Журнал Cancer World опубликовал статью "Masterpice", посвященную профессору Давиду Георгиевичу Зарид

The Moscow smokebuster

Peter McIntyre

There are smokers in Russia alive today thanks to David Zaridze and the lead he took in halving tar levels 20 years ago. He has a long history in cancer prevention, but believes the biggest gains may lie in early detection. Will the country that discovered the first liver cancer marker soon give the world the first proteomic marker for lung cancer?

Lung cancer deaths have been in decline in Russia since the mid 1990s, which is perhaps surprising given that 35 million Russians smoke and show few signs of giving up the habit (70% of young men and 25–30% of young women are current smokers).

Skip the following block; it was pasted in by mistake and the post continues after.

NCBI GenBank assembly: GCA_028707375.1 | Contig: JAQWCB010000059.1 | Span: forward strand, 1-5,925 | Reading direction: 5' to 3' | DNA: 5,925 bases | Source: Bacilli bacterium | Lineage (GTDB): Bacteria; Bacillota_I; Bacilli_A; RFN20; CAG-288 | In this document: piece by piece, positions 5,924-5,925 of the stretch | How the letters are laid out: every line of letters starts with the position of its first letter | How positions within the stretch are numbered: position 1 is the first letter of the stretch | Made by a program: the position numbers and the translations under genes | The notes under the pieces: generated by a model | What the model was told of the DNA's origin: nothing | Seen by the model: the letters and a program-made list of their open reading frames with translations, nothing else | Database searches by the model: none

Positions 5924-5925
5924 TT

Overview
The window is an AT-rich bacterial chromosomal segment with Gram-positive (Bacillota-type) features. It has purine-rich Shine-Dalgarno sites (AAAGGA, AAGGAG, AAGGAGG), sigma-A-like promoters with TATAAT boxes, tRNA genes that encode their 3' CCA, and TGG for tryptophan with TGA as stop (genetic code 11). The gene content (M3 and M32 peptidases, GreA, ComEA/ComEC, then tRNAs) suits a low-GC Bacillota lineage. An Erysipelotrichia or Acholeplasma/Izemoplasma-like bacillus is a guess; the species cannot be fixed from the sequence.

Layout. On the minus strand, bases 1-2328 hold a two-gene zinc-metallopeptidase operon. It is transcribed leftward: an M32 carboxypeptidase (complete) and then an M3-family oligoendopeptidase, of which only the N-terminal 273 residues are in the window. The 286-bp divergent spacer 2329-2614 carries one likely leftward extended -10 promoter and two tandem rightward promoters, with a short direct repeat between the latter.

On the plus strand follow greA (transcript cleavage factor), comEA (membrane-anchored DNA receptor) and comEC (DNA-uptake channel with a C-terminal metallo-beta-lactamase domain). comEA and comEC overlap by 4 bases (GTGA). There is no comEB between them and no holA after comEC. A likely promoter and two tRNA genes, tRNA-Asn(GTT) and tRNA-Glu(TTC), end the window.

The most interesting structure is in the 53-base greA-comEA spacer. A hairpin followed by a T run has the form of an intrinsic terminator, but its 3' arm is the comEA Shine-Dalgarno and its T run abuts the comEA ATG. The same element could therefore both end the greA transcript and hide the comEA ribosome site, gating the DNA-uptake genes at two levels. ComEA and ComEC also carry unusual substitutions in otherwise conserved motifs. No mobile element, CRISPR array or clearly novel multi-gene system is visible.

Mortality from all cancers in Russia is still higher than in the US and other Western countries. Lung cancer deaths in Russian men are a third higher than in Western Europe. Yet after rising steadily between 1965 and the early 1990s, the age-standardised death rates from lung cancer levelled out and then began to fall. David Zaridze, Deputy Director of the N N Blokhin Cancer Research Centre in Moscow and Director of the Institute of Carcinogenesis, traces the turning point to the first meeting on smoking prevention in what was then the Soviet Union, in 1985.

Zaridze organised the meeting in conjunction with the International Agency for Research on Cancer (IARC) and the renowned Oxford University epidemiologists Richard Doll and Richard Peto. The meeting was attended by influential Russian doctors and senior officials from the Ministry of Public Health and other agencies...

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